This most well-known of all Italian salad recipes may be served almost everywhere, but it's not as straightforward as you might think to make a good one.
If you've ever eaten one outside of Italy - and even some within the country - you'll know how dreadful they can taste. Bland, watery, and in need of lots of salt and herbs to cheer them up.
But it doesn't have to be that way.
Read on to discover the secrets that will make your Caprese salad the talk of the town - whether that town is in Italy or on the other side of the world.
It's important to know where this recipe comes from, because that will unlock much about the secrets of making it an authentic, tasty dish.
Although you'll find it on menus throughout Italy, as the name suggests it originated on the beautiful Isle of Capri, down on the south side of the Bay of Naples.
Think about that for a moment. What does Capri say to you? Sunshine. Fresh produce. Passion. Tomatoes that ripen in the warmth of the year-round sun.
Then, take a minute to reflect on the colours used in this recipe. Green, white and red - the colours of the Italian flag. That's why it's sometimes known as the "Insalata Tricolore" - the "Three Coloured Salad".
The most patriotic of Italian salads, then, combined with the produce of one of Italy's most beautiful regions.
Now are you feeling the passion?
Tomatoes. Mozzarella cheese. Basil. A drizzle of extra virgin olive oil.
And that's it. No avocado. No strawberries. No olives.
It's not quite that simple, though. To make it the best it can be you need to learn the secrets of a true Italian Caprese recipe.
Most people - even some of the greatest chefs - will take tomatoes from the fridge, slice them into quite thick medallions, and plonk them unceremoniously on a plate with equally thick slices of mozzarella.
Tomatoes should never be refrigerated. It makes them watery and robs them of their truly delicious taste. Keep them at room temperature for the best flavour.
If yours seem watery and don't taste of anything much - a lot of tomatoes found in supermarkets are pretty tasteless - try roasting them and leaving them to cool before using in the salad. Put them on a baking tray, add slices of garlic, spritz with extra virgin olive oil and roast in a slow oven for a couple of hours.
Alternatively, slice and sprinkle with salt and leave for 30 minutes or so to being out a more intense flavour.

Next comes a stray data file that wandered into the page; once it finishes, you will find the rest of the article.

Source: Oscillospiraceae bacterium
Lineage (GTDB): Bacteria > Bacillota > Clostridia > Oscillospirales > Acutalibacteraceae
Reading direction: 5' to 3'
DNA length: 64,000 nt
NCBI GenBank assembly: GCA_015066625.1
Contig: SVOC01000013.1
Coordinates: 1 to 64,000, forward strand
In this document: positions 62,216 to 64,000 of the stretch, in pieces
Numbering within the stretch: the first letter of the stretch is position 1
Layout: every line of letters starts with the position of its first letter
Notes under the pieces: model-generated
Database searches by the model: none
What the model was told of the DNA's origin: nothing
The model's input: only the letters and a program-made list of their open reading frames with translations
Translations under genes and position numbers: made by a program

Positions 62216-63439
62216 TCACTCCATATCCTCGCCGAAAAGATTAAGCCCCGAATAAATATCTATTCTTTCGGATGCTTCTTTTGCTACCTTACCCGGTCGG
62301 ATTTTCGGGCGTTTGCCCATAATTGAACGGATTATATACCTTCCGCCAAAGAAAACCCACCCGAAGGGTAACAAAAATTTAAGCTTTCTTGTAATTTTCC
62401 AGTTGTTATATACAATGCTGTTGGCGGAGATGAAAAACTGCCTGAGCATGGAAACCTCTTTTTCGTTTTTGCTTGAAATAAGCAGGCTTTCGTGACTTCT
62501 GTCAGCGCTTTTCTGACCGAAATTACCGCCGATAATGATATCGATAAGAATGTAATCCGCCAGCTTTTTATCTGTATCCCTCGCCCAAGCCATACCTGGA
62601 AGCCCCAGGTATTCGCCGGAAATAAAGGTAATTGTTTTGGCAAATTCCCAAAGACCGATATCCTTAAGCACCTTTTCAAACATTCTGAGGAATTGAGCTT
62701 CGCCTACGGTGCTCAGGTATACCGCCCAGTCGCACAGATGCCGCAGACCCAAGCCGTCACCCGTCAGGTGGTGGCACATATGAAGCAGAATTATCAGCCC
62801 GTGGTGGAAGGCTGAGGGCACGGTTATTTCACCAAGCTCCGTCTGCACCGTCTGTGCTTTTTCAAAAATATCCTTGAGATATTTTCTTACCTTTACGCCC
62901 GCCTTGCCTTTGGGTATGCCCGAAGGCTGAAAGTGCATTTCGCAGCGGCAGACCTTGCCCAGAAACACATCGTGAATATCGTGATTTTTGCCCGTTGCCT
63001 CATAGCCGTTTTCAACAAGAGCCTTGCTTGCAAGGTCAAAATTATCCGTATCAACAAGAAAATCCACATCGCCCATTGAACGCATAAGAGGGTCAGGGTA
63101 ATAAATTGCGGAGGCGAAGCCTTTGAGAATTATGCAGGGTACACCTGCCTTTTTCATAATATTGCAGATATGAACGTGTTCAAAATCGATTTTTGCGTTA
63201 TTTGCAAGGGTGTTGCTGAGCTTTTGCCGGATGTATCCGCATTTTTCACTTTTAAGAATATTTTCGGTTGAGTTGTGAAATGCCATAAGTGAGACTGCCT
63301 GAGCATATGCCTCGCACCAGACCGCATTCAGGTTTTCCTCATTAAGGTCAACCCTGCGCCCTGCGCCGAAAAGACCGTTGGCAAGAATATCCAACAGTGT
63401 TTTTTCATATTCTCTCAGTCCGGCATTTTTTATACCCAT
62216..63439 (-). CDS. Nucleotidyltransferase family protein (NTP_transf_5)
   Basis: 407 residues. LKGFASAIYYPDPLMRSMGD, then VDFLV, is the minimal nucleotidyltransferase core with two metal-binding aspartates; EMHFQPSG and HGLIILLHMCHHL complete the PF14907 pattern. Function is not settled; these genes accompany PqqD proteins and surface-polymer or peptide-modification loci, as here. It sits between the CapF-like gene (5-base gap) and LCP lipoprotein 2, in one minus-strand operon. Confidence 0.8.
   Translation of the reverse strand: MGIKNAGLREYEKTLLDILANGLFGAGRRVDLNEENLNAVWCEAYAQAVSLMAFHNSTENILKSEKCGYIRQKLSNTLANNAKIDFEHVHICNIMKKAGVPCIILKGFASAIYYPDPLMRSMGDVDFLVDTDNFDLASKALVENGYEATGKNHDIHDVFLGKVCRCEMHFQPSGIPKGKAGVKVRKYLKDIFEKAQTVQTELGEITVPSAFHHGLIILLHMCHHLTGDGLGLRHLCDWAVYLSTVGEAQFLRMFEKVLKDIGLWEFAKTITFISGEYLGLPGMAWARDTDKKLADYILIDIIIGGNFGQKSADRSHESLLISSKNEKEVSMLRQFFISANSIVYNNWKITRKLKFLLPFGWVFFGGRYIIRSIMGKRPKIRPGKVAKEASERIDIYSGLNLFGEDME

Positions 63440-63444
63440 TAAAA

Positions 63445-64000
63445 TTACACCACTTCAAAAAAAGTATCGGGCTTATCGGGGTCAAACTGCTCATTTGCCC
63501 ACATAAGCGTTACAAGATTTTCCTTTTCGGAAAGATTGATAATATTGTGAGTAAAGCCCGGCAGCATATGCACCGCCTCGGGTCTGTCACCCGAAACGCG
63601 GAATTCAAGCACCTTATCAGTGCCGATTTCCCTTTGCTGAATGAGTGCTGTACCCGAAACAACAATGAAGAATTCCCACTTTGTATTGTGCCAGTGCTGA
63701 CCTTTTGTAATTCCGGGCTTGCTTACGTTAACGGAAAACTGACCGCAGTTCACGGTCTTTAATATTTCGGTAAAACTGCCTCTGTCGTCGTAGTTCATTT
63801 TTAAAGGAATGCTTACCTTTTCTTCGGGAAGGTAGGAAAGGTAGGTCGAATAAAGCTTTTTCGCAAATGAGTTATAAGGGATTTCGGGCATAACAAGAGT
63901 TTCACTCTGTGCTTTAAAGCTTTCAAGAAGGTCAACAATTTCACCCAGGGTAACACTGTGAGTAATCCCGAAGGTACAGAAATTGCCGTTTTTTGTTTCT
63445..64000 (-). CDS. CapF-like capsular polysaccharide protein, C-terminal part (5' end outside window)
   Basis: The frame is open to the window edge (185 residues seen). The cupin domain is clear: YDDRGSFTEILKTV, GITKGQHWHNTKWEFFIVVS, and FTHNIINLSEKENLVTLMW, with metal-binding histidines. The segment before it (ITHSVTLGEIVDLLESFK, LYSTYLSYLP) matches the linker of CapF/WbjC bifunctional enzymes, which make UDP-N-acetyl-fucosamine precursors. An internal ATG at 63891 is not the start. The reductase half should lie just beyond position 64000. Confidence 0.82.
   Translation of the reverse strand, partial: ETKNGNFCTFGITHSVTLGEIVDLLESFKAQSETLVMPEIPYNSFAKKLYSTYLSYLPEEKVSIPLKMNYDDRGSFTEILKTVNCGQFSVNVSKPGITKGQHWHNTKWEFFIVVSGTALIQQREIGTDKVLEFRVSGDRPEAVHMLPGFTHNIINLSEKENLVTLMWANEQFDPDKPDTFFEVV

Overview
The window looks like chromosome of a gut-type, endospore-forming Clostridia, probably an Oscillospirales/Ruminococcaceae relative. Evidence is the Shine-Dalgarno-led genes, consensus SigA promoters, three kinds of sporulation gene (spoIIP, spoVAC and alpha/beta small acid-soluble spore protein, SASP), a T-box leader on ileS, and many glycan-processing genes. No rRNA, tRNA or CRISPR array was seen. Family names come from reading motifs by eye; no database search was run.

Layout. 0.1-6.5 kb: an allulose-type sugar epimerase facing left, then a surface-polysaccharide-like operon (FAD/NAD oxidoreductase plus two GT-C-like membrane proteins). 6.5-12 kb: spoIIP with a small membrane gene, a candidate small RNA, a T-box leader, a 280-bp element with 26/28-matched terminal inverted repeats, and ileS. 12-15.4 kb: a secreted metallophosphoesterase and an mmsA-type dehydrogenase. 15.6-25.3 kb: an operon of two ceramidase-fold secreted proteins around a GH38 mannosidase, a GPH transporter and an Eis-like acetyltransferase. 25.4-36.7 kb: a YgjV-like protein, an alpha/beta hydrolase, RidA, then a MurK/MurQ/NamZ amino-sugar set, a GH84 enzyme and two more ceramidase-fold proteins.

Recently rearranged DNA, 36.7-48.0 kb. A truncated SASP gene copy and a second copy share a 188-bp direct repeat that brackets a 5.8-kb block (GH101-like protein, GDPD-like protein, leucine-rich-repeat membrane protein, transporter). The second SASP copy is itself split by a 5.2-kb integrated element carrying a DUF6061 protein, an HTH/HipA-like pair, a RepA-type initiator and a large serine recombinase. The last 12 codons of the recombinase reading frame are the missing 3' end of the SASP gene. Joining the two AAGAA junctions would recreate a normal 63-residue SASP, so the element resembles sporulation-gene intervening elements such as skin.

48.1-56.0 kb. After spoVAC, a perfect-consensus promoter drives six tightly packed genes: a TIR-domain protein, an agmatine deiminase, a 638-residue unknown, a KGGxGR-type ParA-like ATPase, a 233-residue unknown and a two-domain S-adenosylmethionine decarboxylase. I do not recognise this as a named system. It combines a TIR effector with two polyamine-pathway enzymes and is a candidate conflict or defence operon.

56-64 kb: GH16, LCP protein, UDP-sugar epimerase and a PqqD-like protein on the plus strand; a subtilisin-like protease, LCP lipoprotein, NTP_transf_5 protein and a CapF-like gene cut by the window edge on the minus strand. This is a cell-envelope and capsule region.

Summertime is the best season to make a Caprese salad because it's the point at which tomatoes are at their tastiest. For the best ever taste, why not grown some different varieties in your own garden? It's what happens in Italy - you'll never see a summer garden without rows of tomato plants of different shapes and sizes!
Don't go for the same old red salad tomatoes. Aim for a selection of different varieties and shapes to add different tastes and textures to the dish. When choosing from a stall, aim for those that feel heaviest. They'll also be the juiciest.
And although this sounds strange, try to include some green tomatoes in your selection. Caprese salad from the south of Italy always includes them, and they add a special tang to the salad which is an ideal balance for the sweeter red tomatoes and the rich mozzarella.
Talking of which...
Of course, the cheese for a Caprese salad has to be mozzarella. It's the only cheese able to add that pearly-white touch that a true Caprese has.
But not all mozzarellas are made equal. It's important to choose the one that adds greatest taste and texture to your salad. So, what to look for?
The vacuum-packed mozzarella floating in liquid you'll often find in supermarkets is very bland and a bit milky. Try to buy the best mozzarella you can find - you'll be amazed at the difference it will make.
How to know whether you're getting a quality product? Simple. Check the ingredients on the packet.
Mozzarella takes time to produce. The more expensive cheeses contain only milk, salt, rennet and enzymes. If you see ingredients such as "curd" or "citric acid" you'll know the process was speeded up.
The result of that is a poorer quality mozzarella - one that's also much more salty, because salt is added to try to disguise the bland taste.
When you get it home, push the surface slightly - you should see a few drops of whey - a whitish liquid - appear on the surface.
Experiment with different types and brands. Try "mozzarella affumicata" - smoked mozzarella - you'll find it in good delis. Smoked over wood chips, it's drier than other types and the surface becomes a light brown colour. It has a very strong taste though, so use it sparingly.
But the best mozzarella of all, in our view? The "mozzarella di bufala" - mozzarella made from water buffalo milk. Rich, creamy, melt-in-the-mouth. You could drool just thinking about it.
Once you hit on a quality mozzarella, you'll never go back to the processed variety again.
The green of this "tricolore" salad is provided by fresh basil (unless you're also using some green tomatoes, of course).
Most people think that basil is just - well - basil.
Try to find a basil with smaller leaves. The flavour is much more intense. The sweet "Genovese" variety is best for this salad, although if you have problems finding it, the normal, larger leaved version will do, too.
Again, basil is one of those plants you'll find growing in every Italian garden.
Not got a garden? No problem - grow it in a pot. It will survive on a window-ledge or it can live outside from May or June, when the danger of frost has passed.
There's nothing quite like picking your own basil leaves to add to your home grown tomatoes for your scrumptious Caprese salad!
Now you know the secrets to an authentic Caprese, how about actually making one?
Clicking on this image will take you to our recipe page.
As well as learning how to lay out the salad we'll give you tips for changing its make-up, so that you have a salad for every occasion!
Don't miss it!
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